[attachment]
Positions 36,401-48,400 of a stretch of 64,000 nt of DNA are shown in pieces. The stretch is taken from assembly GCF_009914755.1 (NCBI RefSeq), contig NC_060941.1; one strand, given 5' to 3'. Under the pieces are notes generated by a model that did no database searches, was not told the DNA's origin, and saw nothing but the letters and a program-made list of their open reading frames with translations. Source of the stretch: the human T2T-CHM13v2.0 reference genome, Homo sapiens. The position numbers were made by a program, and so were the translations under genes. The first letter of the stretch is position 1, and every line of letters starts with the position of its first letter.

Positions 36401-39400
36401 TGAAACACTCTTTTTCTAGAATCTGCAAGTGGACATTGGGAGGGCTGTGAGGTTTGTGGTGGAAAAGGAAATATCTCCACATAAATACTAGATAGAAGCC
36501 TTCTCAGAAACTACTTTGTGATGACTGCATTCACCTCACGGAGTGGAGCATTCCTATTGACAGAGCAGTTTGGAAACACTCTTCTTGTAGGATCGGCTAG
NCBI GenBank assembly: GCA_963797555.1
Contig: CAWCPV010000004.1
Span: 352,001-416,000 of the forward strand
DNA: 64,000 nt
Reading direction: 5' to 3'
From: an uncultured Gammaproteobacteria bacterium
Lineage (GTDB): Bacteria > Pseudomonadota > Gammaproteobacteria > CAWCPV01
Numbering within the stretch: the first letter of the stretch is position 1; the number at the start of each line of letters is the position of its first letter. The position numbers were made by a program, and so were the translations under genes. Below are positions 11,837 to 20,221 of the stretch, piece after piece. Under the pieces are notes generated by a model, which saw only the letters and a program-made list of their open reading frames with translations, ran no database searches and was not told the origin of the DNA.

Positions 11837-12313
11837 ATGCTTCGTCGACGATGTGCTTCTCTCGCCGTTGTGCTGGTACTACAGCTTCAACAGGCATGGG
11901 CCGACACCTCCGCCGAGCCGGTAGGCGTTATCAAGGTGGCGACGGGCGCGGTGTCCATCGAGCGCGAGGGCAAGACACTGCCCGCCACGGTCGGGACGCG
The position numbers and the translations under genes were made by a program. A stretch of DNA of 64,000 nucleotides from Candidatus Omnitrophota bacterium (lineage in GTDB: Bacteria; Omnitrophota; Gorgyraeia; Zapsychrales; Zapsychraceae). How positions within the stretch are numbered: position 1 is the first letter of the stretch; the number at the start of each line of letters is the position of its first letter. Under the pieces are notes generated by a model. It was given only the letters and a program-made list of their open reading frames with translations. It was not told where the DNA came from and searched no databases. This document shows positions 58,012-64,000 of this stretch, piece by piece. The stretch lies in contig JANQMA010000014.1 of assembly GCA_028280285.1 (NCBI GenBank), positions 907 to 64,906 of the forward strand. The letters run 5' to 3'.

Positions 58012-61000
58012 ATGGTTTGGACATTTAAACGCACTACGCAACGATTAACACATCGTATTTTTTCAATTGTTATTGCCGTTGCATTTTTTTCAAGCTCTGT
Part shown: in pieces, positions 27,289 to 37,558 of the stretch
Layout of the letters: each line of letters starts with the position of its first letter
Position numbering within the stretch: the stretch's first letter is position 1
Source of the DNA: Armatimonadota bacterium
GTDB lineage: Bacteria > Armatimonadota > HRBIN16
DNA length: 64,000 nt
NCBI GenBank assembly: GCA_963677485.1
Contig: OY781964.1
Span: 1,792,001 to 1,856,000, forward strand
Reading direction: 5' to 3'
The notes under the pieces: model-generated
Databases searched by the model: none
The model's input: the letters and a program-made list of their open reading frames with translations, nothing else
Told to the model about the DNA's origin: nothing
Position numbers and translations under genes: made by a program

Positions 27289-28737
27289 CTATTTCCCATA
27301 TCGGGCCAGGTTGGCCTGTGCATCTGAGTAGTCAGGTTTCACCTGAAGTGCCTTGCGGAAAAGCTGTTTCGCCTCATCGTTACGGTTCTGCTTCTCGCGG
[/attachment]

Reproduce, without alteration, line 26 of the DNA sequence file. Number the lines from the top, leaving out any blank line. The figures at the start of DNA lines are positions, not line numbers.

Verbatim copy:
Contig: OY781964.1